Personal injury is an umbrella term, applying to various types of accidents. In this article, we are going to take a look at some of the most common personal injury claims.
Personal Injury Settlement Guide: What to Expect To settle or not to settle? Most personal injury cases are settled out of court. While a court trial may yield more money, the chance of winning is 50-50. In comparison, a settlement – provided the amount is fair – is a sure thing. If you’re wondering which …
What prompts a personal injury lawsuit?
Personal injuries leading to a lawsuit can arise from a variety of causes, including car accidents, premise liability (injury caused on someone’s property, such as a slip and fall), medical negligence (caused by doctors, hospitals, or other healthcare providers), injuries caused by animals (such as dog bites), injuries caused by serving alcohol to someone (called dram shop laws), and intentional injuries (such as assaults).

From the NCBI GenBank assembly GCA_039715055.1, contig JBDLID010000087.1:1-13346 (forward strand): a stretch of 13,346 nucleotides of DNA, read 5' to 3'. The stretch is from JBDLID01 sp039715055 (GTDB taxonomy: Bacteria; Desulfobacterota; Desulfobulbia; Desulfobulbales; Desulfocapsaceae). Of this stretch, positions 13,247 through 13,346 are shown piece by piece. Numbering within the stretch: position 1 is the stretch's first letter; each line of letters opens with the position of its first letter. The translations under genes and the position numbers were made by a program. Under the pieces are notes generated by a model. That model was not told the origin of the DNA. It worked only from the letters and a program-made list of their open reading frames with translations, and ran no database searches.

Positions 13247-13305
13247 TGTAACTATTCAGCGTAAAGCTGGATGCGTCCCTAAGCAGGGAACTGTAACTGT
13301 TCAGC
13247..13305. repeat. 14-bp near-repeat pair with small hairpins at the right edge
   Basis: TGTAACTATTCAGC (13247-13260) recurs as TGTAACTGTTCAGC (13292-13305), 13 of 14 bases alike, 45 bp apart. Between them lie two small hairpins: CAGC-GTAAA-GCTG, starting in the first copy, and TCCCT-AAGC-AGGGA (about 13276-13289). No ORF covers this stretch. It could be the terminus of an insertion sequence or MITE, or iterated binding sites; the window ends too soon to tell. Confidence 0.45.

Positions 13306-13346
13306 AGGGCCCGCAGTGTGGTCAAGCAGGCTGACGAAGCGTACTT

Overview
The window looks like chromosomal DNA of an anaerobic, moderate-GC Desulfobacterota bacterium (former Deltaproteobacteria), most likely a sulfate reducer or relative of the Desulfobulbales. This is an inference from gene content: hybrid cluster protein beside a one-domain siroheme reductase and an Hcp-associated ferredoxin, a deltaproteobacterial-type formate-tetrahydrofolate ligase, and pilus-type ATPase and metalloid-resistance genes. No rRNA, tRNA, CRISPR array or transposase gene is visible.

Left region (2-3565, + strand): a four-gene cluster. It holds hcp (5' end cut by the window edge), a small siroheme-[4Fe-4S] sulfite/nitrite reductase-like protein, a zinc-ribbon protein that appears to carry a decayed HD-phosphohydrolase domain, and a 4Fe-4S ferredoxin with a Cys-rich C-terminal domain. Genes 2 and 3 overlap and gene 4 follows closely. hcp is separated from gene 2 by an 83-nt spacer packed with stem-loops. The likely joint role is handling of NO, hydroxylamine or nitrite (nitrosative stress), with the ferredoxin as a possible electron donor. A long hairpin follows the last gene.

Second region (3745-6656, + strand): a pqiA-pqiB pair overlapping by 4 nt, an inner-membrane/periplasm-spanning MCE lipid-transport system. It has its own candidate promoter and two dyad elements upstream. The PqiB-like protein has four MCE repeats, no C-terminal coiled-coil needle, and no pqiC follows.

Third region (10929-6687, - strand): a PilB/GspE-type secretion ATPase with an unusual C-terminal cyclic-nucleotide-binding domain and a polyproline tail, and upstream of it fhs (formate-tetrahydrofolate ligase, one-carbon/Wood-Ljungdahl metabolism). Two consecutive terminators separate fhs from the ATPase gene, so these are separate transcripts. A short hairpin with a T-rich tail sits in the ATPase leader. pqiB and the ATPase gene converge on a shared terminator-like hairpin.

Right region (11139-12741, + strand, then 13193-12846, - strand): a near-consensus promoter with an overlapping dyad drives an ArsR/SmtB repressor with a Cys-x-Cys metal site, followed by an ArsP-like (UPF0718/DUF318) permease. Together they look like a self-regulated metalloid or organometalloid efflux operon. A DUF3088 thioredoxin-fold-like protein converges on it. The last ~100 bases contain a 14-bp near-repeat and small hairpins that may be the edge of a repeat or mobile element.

If you’ve suffered an injury after being in an accident that was not at all your fault, it’s always a good idea to consult a lawyer.
What am I entitled to in a personal injury case?
A question that experienced attorneys can answer is whether a person who suffers a physical injury caused by another is entitled to payment for those injuries, or “damages.” Damages can take many forms, but in personal injury lawsuits, damages generally represent the amount of money which will fairly compensate a person for all the loss caused by injury.
What are the most common types of damages?
Personal injury actions often result in three types of damages. The first includes “hard” damages, such as for lost wages, incurred medical expenses, and to recover the cost of any purchases necessitated by the injury (like crutches). These types of damages can be easily calculated if they are supported by paystubs, tax records, and medical bills, so it’s important to keep a good record.
The second type of damages is known as “general” damages. These can include the amount of pain, suffering, worrying, and mental anguish which result from the injury. If a person has a permanent injury and, as a result, can no longer engage in certain activities, then that person may be able to claim damages in the form of a loss of ability to pursue a normal course of life. These damages are not easily calculated and citizen jurors are instructed to use “calm and reasonable judgment” in determining these amounts.